Act or Wait-and-See? Adversity, Agility, and Entrepreneur Wellbeing across Countries during the COVID-19 Pandemic

Research output: Journal contributionsJournal articlesResearchpeer-review


  • Ute Stephan
  • Przemysław Zbierowski
  • Ana Pérez-Luño
  • Dominika Wach
  • Johan Wiklund
  • Marisleidy Alba Cabañas
  • Edgard Barki
  • Alexandre Benzari
  • Claudia Bernhard-Oettel
  • Janet A. Boekhorst
  • Arobindu Dash
  • Adnan Efendic
  • Constanze Eib
  • Pierre Jean Hanard
  • Tatiana Iakovleva
  • Satoshi Kawakatsu
  • Saddam Khalid
  • Michael Leatherbee
  • Jun Li
  • Sharon K. Parker
  • And 11 others
  • Jingjing Qu
  • Francesco Rosati
  • Sreevas Sahasranamam
  • Marcus A.Y. Salusse
  • Tomoki Sekiguchi
  • Nicola Thomas
  • Olivier Torrès
  • Mi Hoang Tran
  • Michael K. Ward
  • Amanda Jasmine Williamson
  • Muhammad Mohsin Zahid

How can entrepreneurs protect their wellbeing during a crisis? Does engaging agility (namely, opportunity agility and planning agility) in response to adversity help entrepreneurs safeguard their wellbeing? Activated by adversity, agility may function as a specific resilience mechanism enabling positive adaption to crisis. We studied 3162 entrepreneurs from 20 countries during the COVID-19 pandemic and found that more severe national lockdowns enhanced firm-level adversity for entrepreneurs and diminished their wellbeing. Moreover, entrepreneurs who combined opportunity agility with planning agility experienced higher wellbeing but planning agility alone lowered wellbeing. Entrepreneur agility offers a new agentic perspective to research on entrepreneur wellbeing.

Original languageEnglish
JournalEntrepreneurship: Theory and Practice
Issue number3
Pages (from-to)682-723
Number of pages42
Publication statusPublished - 05.2023

Bibliographical note

Funding Information:
The author(s) disclosed receipt of the following financial support for the research, authorship, and/or publication of this article: The Polish and UK studies and the coordination of this research project were co-funded by the European Union's Horizon 2020 research and innovation programme under the Marie Skłodowska-Curie grant agreement No. 793117 (‘Positive Entrepreneurship’). The Polish study was also supported by Chamber of Commerce and Industry in Katowice, Startup City Zabrze, BusinessLink Katowice, Catholic Ministry of Entrepreneurs and Employers “Talent” and The Club of Entrepreneurial Women “Positive in Business”. The UK study was also supported by King's Business School, the National Enterprise Network, Westminster Business Council, Midtown Business Club, Hammersmith & Fulham Chamber of Commerce, Southwark Chamber of Commerce, Spitafields Small Business Association, Make it Ealing, Ealing Acton Business Club, StartUp Richmond, Barking and Dagenham Chamber of Commerce, Hertfordshire Chamber of Commerce and Newham Chamber of Commerce. In Australia the study was supported by the Australian Research Council funding FL160100033. In Bosnia and Herzegovina the study was supported by the Ministry of Education, Science and Youth of Sarajevo Canton. In Canada the study was supported in part by funding from the Social Sciences and Humanities Research Council. In Chile the study was supported by CORFO and the Aubery Chernick Foundation. In Denmark and Italy, the study was supported and funded by the Centre for Technology Entrepreneurship, Technical University of Denmark. In France the study was supported and funded by the LabEx Entreprendre (University of Montpellier and Montpellier Business School) (ANR-10-Labex-11-01, funded by the French government) and by the public research center Montpellier Research in Management (University of Montpellier). We would like to thank the Chamber of Commerce and Industry of the department of Pyrénées Orientales which participated in setting up the French part of this survey. In Germany the study was funded by the TransCampus grant, supported by the Federal Ministry of Education and Research (BMBF), TransCampus is a partnership of King's College London and Technische Universität Dresden. In Japan the study was supported by JSPS KAKENHI Grant Number JP 20H01530. In New Zealand the study was funded by Waikato Management School, the University of Waikato, and supported by the Waikato Chamber of Commerce and the Sustainable Business Council. The Norwegian study was supported and funded by the Center for Innovation Research at the University of Stavanger Business School. In Spain the study was co-funded by Fondo Europeo de Desarrollo Regional (FEDER) and Junta de Andalucía's Consejería de Transformación Económica, Industria, Conocimiento y Universidades, under the operational program FEDER Andalucía 2014-2020; Thematic Objective 01 - «Refuerzo de la investigación, el desarrollo tecnológico y la innovación» and Specific Objective 1.2.3. «Fomento y generacin de conocimiento frontera y de conocimiento orientado a los retos de la sociedad, desarrollo de tecnologías emergentes», through reference research project (PY20_00856). Co-financing percentage FEDER 80%. In addition, this paper is part of the Grant PID2020-114751RB-I00, funded by MCIN/AEI/10.13039/501100011033. In Sweden the study was supported by the Swedish Research Council for Health, Working Life and Welfare (FORTE) Grant no 2017-01063 and Grant no 2019-01311.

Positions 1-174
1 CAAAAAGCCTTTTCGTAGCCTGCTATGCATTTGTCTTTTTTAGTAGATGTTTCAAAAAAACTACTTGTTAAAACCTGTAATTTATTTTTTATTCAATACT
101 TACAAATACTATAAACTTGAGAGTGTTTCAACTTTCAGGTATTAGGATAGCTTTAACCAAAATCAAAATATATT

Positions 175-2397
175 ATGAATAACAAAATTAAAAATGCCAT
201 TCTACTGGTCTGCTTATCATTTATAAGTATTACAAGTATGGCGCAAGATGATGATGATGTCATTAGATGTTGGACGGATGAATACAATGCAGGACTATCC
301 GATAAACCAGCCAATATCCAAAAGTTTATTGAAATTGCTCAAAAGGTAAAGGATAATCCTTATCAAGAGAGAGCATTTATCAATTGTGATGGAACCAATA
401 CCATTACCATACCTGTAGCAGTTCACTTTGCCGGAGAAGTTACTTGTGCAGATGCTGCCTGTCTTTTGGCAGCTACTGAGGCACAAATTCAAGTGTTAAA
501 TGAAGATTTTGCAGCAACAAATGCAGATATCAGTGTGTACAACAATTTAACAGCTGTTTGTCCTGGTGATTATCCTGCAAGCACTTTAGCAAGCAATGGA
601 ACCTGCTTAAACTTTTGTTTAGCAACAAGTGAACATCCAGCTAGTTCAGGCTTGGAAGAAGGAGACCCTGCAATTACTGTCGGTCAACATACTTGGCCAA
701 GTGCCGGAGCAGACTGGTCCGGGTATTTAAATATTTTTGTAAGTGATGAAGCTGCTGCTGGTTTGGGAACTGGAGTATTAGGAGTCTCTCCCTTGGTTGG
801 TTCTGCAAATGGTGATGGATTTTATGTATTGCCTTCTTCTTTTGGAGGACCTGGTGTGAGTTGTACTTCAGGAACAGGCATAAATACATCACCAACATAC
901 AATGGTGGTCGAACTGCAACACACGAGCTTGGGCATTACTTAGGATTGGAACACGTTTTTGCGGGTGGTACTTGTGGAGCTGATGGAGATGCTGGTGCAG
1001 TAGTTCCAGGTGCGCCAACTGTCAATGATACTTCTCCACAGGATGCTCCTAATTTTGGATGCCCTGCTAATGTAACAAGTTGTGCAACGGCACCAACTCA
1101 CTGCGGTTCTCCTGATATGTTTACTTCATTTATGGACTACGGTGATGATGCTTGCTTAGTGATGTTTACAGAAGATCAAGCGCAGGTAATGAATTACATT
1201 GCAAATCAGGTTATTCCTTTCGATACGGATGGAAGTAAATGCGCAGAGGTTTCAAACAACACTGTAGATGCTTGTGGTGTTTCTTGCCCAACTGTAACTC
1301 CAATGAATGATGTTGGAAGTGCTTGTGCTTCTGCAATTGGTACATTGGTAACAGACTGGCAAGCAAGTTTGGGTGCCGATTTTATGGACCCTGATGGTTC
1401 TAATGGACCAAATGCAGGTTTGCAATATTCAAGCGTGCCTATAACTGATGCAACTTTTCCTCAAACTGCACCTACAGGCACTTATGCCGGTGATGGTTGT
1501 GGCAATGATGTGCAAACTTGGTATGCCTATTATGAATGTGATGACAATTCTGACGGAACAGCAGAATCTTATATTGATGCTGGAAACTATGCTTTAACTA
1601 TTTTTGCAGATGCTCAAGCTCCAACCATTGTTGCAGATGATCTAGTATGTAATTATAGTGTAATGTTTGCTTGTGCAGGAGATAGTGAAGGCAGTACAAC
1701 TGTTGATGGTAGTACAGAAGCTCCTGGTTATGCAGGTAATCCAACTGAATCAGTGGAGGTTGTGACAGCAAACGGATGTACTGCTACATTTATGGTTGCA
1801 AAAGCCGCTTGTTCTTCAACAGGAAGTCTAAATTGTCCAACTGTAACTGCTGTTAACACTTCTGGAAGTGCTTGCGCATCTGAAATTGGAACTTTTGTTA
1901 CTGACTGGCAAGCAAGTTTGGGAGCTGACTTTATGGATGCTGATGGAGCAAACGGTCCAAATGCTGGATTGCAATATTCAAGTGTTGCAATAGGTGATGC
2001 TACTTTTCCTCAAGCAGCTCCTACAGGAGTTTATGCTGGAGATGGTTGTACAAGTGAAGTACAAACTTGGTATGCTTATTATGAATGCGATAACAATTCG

Publisher Copyright:
© The Author(s) 2022.

    Research areas

  • adversity, agility, COVID-19 pandemic, crisis, entrepreneurship, life satisfaction, resilience, stress, subjective vitality, wellbeing
  • Management studies